The Data Authority RBV improves the efficiency of its synthetic-full backup by applying Deduplication technologies on two levels: File-Level and Block-Level.
To achieve file-level Deduplication, the RBV generates a collective summary of the files that are saved on both the source device and the Vault.
If multiple computers are backed up to the same data repository, they will frequently share common files including corporate literature, user files that have been shared with others, and even system files. Traditional solutions must save a separate copy of the file for each computer. Instead, the RBV is able to recognize that files are duplicated on multiple systems and save each shared system file only one time — regardless of the number of computers sharing the file. In addition to saved time and bandwidth, this approach can yield substantial savings in storage space.
Technically, the synthetic full backup uses file-level Deduplication between points-in-time. If a file has not changed on the source device, and is already present on the Vault, it is not re-transmitted; instead, a “pointer” is added on the Vault. The efficiency of this process is enhanced by leveraging the built-in journaling capabilities of Windows XP, Vista, Windows 7, 2003, and 2008 systems. This type of journaling tracks file changes on the system and automatically collects data about those changes. In turn, the RBV simply reads the compiled journal data to identify changed files. Without this automatic journaling, a backup solution would need to spend significant time and resources scanning the entire file system to glean the same information.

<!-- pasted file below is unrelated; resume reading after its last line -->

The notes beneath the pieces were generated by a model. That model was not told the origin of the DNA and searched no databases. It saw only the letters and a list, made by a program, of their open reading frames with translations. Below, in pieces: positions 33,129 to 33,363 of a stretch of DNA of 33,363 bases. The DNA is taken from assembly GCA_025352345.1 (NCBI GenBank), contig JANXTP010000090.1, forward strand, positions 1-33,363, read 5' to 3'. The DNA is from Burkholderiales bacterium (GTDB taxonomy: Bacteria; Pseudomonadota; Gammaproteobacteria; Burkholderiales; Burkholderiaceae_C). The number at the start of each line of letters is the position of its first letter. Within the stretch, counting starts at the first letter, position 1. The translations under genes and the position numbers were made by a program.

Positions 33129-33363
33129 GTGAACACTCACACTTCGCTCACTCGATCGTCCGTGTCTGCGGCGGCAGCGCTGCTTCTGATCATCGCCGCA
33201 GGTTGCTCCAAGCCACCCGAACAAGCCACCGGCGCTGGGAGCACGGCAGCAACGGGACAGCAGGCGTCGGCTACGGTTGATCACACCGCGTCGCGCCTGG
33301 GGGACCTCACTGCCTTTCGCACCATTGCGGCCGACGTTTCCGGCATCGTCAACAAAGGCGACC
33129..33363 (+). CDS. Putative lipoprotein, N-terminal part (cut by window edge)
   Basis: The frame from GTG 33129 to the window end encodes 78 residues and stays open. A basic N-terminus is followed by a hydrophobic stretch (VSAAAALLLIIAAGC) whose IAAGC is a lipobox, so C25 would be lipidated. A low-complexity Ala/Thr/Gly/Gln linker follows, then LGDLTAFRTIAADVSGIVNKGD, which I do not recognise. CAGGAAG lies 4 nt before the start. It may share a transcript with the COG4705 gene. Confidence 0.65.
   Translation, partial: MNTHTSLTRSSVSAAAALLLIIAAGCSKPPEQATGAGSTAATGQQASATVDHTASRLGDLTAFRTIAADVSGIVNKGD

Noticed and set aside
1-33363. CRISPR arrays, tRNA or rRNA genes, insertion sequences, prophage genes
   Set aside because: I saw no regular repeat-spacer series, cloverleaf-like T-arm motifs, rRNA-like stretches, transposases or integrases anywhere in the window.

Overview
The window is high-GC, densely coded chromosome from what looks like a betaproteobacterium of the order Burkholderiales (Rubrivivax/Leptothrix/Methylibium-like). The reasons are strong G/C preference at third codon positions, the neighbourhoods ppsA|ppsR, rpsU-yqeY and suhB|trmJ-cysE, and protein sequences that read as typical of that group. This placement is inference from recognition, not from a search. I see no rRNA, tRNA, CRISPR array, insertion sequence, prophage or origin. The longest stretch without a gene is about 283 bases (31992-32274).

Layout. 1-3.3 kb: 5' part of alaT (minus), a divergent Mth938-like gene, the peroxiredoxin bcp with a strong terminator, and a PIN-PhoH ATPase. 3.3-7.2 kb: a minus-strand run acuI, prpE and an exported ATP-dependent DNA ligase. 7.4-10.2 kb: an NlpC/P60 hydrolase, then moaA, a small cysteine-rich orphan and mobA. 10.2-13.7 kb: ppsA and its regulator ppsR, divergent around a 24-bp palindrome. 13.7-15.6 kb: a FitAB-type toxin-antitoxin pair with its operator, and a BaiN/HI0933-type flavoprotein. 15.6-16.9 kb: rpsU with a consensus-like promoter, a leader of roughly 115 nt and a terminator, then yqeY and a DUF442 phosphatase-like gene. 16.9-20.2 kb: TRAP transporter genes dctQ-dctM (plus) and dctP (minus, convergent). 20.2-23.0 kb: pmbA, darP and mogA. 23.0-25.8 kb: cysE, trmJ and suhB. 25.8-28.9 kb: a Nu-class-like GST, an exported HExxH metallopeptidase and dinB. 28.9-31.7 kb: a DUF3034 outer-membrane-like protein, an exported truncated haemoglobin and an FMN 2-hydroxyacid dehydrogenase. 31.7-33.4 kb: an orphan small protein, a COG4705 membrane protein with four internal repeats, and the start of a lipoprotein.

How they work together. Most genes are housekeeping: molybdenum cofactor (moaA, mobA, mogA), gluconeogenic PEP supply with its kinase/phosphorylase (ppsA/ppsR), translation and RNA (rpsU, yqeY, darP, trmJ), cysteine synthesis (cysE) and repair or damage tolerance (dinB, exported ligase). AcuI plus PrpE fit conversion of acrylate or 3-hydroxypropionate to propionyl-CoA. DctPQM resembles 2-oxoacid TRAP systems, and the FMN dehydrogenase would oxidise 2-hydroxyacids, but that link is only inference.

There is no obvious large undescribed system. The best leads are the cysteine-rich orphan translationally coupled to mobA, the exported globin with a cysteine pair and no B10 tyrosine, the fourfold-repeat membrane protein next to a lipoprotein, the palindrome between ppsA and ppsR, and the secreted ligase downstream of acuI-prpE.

To optimize the transmission of changed files, the RBV utilizes block-level Deduplication technologies.
In this scenario, the RBV maintains a fingerprint of the previous version of the file, knowing that a copy of this data exists on the appliance. The new version of the file is compared to the Fingerprint to determine whether sections of the file are new, unchanged, or simply shifted within the file. The changed elements are combined to make a Delta, and this new data must be transmitted to the Vault. The unchanged sections are not transmitted to the appliance; instead, the Client sends a list of pointers that refer to the data that is already stored on the Vault.
During a restore, this Delta is combined with the data indicated by the pointers to reconstruct the full file. This permits the RBV to reconstruct the desired file while transmitting and storing a substantially smaller amount of data. In large Exchange and SQL environments, Deltas are frequently 2% to 10% of the original file size.